The Envelope  


“Colonel, will you be so kind as to take this envelope to the commander’s car when you leave? It arrived by express courier.” Miss Ealand smiled at Paul Foster who was on his way out of the office. “The car’s unlocked.”

Paul took the envelope and was surprised by the weight. “Uh. Heavy. I thought Ed left headquarters some minutes ago?”

“He wanted to. But then he returned, mumbling something about a blank CD ROM and Lt. Ford’s responsibility and went back down to his office.”

“Okay, I’ll put this in his car. Until tomorrow, Miss Eland.”

Paul left Straker’s secretary. On his way to the parking lot he cast a glance at the address on the envelope. ‘Harlington-Straker film studios. Ed Straker. Personally.’ Curious about the sender he turned the mailer. ‘Jim Courtland’. Courtland? Paul Foster cocked his eyebrows. He remembered a guy with this name who had been dismissed from the studios last year. He had been an excellent scenic designer until he fell into mental illness. Finally studio director Whatts had no other choice than firing him and Courtland had left the studios, launching threats and dealing out blows against Paul and Louis Graham who had accompanied him to the exit.

Paul reached Straker’s bronze vehicle and pressed a button at the gull-wing door. It swung up and he put the envelope in the middle of the passenger seat. Ed would notice it there after returning to his car. The door shut and Paul hurried to his own car, knowing he was again too late for his rendezvous with Charlene. Poor girl! It would cost him more than an exquisite dinner to calm her down tonight. He imagined the later hours with his girlfriend and with a smug smile on his handsome face he accelerated.



Straker opened the door of his car and slid in the driver seat. The digital display of the clock showed how long he had stayed in his office. Five minutes to eleven. And his duty should have ended already at seven. He sighed and started the engine. Putting the gear into reverse his gaze fell on the envelope on the seat next to him. He braked and reached for the unwanted mail. Oh no, another film script. Delivered by express mail. Seemingly urgent if Miss Ealand had brought it to his vehicle. He sighed again, knowing this evening would take much longer than expected.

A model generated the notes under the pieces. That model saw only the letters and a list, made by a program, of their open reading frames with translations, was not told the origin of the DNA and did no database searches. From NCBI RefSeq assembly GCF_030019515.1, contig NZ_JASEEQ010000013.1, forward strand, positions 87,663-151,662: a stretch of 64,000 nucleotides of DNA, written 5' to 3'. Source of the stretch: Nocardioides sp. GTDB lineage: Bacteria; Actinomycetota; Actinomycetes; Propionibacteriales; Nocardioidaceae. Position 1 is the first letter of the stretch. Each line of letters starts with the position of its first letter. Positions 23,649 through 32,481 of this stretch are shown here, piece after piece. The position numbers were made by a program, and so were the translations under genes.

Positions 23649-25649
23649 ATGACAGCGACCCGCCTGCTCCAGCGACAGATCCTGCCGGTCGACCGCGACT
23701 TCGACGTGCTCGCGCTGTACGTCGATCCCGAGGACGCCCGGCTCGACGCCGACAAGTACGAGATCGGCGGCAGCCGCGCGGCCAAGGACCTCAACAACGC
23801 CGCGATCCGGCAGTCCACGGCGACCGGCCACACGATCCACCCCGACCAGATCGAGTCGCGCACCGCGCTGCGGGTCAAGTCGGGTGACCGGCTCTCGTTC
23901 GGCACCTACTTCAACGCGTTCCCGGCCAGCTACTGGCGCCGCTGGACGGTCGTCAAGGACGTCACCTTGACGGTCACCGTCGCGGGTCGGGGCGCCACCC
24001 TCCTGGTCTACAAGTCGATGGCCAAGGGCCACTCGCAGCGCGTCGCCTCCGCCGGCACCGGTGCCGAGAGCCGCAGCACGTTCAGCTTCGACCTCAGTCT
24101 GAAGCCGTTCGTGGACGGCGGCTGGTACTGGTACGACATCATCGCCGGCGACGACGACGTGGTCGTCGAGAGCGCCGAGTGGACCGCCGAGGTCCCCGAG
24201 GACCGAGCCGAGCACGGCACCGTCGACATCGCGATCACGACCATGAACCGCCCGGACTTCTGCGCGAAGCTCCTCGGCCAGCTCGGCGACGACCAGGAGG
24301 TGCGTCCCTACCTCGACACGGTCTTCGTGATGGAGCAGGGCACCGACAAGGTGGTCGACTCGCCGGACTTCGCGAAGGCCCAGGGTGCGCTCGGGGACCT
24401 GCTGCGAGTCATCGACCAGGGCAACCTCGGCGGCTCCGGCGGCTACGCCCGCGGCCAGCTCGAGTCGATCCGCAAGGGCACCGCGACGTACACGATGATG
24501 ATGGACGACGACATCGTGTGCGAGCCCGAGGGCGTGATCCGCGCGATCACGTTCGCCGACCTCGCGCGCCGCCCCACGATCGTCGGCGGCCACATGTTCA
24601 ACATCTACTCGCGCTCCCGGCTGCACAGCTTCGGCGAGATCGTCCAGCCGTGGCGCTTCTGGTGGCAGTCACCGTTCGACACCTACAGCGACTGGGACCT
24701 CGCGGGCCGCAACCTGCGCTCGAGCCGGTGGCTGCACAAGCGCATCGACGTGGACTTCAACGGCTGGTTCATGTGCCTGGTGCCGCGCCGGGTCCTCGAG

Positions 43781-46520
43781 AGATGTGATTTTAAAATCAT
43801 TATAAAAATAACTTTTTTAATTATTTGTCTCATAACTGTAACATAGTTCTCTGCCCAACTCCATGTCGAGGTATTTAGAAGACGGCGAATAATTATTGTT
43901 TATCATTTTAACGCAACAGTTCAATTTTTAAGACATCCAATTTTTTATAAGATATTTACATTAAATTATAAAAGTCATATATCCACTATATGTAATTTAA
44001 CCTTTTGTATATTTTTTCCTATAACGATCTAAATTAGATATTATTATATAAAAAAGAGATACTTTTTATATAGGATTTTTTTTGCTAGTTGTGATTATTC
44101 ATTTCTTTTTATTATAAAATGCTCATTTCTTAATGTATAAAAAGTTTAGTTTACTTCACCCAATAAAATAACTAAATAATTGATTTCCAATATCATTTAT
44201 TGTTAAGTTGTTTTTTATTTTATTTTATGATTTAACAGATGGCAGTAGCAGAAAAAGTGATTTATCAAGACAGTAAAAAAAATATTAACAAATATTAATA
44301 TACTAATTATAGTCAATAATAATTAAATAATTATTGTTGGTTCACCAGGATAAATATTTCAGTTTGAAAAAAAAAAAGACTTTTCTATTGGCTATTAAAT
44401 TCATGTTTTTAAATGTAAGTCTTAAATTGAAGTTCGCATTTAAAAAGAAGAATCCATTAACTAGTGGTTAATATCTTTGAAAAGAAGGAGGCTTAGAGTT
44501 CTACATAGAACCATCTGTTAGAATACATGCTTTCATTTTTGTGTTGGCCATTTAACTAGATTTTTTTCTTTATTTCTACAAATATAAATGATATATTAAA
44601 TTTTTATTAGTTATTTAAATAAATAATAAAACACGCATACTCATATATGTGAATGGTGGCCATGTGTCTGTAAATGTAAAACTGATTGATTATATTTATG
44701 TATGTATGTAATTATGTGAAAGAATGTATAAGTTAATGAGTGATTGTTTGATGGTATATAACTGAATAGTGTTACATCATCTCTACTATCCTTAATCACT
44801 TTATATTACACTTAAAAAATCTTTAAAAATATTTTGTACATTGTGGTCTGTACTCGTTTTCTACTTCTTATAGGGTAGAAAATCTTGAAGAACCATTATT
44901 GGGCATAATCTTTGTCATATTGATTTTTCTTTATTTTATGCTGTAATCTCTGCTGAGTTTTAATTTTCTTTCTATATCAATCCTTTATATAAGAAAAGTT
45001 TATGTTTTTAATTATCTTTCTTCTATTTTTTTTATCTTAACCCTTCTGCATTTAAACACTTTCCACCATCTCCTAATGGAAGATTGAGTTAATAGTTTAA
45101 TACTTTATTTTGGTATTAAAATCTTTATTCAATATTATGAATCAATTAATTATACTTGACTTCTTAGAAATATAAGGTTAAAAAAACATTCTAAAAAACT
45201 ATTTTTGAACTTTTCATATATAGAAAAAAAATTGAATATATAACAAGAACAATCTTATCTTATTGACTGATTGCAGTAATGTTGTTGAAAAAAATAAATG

Ed placed his steaming mug on the coffee table where the envelope with the film script was already waiting for him. After taking a shower and changing into more comfortable clothes he felt fresher, ready for the last task of this day. He reached for the envelope and opened it, still wondering about the unusual weight and stiffness of the material. A small piece of a street sign, a slide rule and a passport slipped on the table, followed by a folded sheet of paper.

Wrinkling his brow he took the slide rule in his hands. His one had gone missing last week and it could not be pure coincidence that this one looked identical. Turning it over his suspicion was confirmed; a small scratch at one of the upper edges showed it was his own model.

He breathed in with a choked noise. Security leak. Someone had been in his office, unauthorised. He took the phone receiver but let it sink back. The street sign. It showed the first letters of a square on the film area: Rupert Square. So the sender must have dealings with the studio. He grabbed at the passport, opened it. The picture of a bearded man in his forties faced him. Jim Courtland, British Citizen, the passport out of date. Ed tried to remember the name. There was a light sense as if he had heard of him, but in which relation? Ed put the passport back and took the sheet of paper instead. He unfolded it and started reading, his eyes running over the typed lines.

‘Straker, do you remember me? Jim, the scenic designer whom you bounced last year? Thank you, Mr. Arsehole-Straker. I know all about you, Straker, all. And this is the moment of my revenge. There’s a bomb deposed somewhere on the area, maybe even in your office. It’s going to detonate exactly at midnight. Enjoy searching! And don’t try to find me, I changed my identity. My passport was the last connection to a bloody past and my future will start with a big bang.’

Damn. A bomb. Straker looked at the watch. A quarter to midnight. He dialled Colonel Freeman’s office number. “Alec, everything okay?”

Alec’s voice sounded surprised. “Yes, of course. Why do you ask?”

“Because I got a warning. There might be a bomb, either in my studio office or on the film area. Call the bomb squad and evacuate the studios. Detonation is announced for midnight.”

Alec Freeman activated the internal alarm and the emergency drill, so often practiced, swung into action. After taking all necessary steps for the evacuation he ordered Colonel Foster back to duty. When he arrived half an hour later, he met Keith Ford at the studio entrance.

Foster winked at Ford. “Nasty matter. A bomb. Suppose they won’t let us down. Has the commander arrived yet?”

Ford nodded with a short smile. “Yes, I met him when I wanted to leave the studio lot. My shift ended minutes before the alarm was set off and Straker ordered me to stay here. What about you? Disturbed by a …more delicate activity?” He pointed to Paul’s ruffled hair and his jacket.

“What? Oh … I see.” Paul grinned and opened the buttons of his jacket, closing them now in the right order. “It needs more passion to hold me back on a night like this.”



Ed Straker




Written to Lightcudder's prompt: Write a story with a blank CD rom, a slide rule, an out of date passport and the words ‘it needs more passion’.

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